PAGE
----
And according to the country’s Prime Minister Imran Khan, the way women dress is partly to blame.
His comments drew flak from social media users who accused him of victim blaming and being a rape apologist. Ironically, Khan made the comments after the interviewer said his critics accused him of a victim blaming. Khan replied and said, “it is such nonsense” and implied that it was “cultural imperialism” to say that women’s clothes don’t impact men in Pakistan.
Khan has sparked outrage for similar comments before, but many were upset that the remarks were made while a video was going viral of a male student accusing a madrassa cleric of sexual abuse.
“When you say that not all men can restrain themselves in an already deeply misogynistic society, you place the onus on the victim, and that’s even worse when the most powerful man in the country is saying it,” Mavra Ghaznavi, a Pakistan-based lawyer told VICE World News.
Ghaznavi is one of the lawyers who led the case to ban virginity tests, an unscientific and deeply flawed method to determine whether a woman has been raped. She added that while he had promised to tackle the issue of sexual violence when he first came to power in 2013, Khan has since made problematic decisions, including voting against the Domestic Violence bill, the Protection of Women’s Rights bill, and most recently, handing out a prestigious award for ‘Pride of Performance’ to singer Ali Zafar, who has been accused of sexual harassment and was at the centre of Pakistan’s #MeToo movement. Zafar denies the allegations.
Lawyers and activists have also criticised Khan for his decision to institute an anti-rape ordinance in December 2020. This ordinance was passed in response to outrage after the gruesome gang rape of a Pakistani-French mother who was raped by two men while waiting for help on the side of a motorway with her children. Experts worry that the new measures, which include chemical castration of some rapists, won’t help increase convictions for sexual assault in the country.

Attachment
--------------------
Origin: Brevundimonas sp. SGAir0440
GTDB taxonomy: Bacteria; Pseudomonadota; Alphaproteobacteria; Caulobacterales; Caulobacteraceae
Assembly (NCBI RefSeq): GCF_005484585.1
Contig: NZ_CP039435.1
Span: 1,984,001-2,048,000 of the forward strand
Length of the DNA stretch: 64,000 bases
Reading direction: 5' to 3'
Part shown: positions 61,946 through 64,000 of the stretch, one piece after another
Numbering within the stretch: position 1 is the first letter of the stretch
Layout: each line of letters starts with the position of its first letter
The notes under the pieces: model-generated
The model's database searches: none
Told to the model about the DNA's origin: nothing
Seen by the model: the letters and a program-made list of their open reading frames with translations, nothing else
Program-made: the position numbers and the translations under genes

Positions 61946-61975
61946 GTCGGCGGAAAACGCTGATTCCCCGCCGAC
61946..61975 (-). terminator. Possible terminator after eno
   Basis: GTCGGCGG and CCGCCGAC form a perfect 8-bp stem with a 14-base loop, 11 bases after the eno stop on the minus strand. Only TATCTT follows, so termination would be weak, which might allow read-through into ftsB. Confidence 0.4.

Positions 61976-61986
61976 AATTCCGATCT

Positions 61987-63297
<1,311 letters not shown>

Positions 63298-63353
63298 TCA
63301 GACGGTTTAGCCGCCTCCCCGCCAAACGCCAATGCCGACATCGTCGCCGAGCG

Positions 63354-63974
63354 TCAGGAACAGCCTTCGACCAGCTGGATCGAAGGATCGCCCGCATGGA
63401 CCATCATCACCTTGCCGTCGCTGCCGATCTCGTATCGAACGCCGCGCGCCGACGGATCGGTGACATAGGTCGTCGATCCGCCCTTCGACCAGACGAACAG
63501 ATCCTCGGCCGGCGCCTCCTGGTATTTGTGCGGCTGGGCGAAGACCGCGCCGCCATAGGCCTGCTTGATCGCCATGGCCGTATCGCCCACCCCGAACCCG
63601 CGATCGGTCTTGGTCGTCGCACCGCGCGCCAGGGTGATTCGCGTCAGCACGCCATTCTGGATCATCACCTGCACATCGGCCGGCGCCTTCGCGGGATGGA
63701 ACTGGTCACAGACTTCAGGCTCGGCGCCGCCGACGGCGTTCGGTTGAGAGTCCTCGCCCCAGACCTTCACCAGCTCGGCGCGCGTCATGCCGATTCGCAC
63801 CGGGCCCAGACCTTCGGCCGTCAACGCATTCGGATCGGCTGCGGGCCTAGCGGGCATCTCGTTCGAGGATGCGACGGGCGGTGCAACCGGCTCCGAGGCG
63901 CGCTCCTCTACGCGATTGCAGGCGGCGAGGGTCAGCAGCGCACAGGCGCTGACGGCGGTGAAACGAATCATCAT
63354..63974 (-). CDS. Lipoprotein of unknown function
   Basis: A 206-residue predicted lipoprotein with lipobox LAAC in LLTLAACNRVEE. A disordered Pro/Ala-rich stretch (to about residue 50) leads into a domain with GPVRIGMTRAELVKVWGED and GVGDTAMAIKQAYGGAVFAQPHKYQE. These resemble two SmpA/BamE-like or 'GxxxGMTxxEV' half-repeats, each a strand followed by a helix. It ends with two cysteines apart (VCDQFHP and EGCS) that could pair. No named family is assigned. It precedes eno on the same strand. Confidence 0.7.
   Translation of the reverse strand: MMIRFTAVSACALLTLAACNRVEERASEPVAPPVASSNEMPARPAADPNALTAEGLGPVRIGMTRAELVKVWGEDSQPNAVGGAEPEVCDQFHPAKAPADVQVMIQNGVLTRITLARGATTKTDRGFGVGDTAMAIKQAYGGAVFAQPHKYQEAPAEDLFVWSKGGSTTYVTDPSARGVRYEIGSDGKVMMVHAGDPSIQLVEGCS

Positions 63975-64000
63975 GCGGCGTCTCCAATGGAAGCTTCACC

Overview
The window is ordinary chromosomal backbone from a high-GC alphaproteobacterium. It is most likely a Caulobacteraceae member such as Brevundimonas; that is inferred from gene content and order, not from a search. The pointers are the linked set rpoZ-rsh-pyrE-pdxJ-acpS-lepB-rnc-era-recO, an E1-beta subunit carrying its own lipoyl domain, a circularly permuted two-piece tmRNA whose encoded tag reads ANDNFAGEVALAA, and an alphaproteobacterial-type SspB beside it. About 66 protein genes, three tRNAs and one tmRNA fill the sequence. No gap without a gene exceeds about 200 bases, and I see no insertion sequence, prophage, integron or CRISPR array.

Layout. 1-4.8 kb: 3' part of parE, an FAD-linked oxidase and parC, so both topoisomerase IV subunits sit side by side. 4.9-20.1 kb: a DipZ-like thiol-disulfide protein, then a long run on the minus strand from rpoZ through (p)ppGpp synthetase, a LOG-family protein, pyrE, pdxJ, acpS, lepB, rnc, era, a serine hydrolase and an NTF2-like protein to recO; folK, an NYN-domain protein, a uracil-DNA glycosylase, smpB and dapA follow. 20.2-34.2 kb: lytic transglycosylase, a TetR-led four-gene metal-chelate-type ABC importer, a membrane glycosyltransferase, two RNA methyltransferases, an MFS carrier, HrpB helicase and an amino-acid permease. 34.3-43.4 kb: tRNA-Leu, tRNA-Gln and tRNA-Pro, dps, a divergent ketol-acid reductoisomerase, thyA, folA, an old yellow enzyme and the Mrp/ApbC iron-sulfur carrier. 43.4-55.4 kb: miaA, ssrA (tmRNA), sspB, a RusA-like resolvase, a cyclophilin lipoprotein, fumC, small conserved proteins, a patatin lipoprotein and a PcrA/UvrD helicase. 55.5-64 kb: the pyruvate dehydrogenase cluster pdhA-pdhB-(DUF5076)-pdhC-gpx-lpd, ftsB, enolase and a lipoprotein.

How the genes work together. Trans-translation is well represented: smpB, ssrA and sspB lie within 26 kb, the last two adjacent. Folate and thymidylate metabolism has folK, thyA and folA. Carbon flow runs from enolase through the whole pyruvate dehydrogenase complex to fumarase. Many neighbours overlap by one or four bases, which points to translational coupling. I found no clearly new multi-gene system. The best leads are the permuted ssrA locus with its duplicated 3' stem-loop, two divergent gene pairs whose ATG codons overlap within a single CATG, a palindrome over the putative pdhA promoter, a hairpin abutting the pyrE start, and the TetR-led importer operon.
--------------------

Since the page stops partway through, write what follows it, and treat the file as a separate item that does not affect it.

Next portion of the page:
“The new ordinance isn’t rooted in the information we have on rape and child sexual abuse,” Asha Bedar, a psychologist who has worked with rape survivors in Pakistan for more than 20 years, told VICE World News. “It [castration] doesn’t address the psychosocial issues that lead to rape, such as the power dynamics, the gender imbalance, and the lack of support for women who do decide to report their rape.”
Rights activists believe Khan’s statements are particularly dangerous for Pakistan’s children. The Human Rights Commission of Pakistan estimates 13 cases of child abuse occur in Pakistan every day. Sahil, the child rights organisation, says Pakistan’s most vulnerable groups are boys between the ages of six and 15, and girls who are either infants or between 16 and 18. Abusers have even been linked to international child pornography rings.
Khan also courted controversy in April, when he said said that sexual abuse was a result of the “increasing obscenity” in the country. He advised women to cover up and dress in a way that does not invite “temptation” since “not everyone has the willpower” to control their urges.
Multiple human rights organisations condemned Khan’s previous statements as "factually incorrect, insensitive and dangerous" comments that "actively fostered and promoted rape culture".
Experts believe that one of the reasons for the low conviction rate is the shame and stigma that accompanies any topic of sex or sexual violence against women and children.
“The majority of rape cases in Pakistan are from people the survivor knows or those who hold power, not a result of sexual frustration,” Maliha Zia, a human rights activist and lawyer, told VICE World News. “The justice system is traumatising for sexual abuse survivors, and so they often settle out of court or don’t report it.”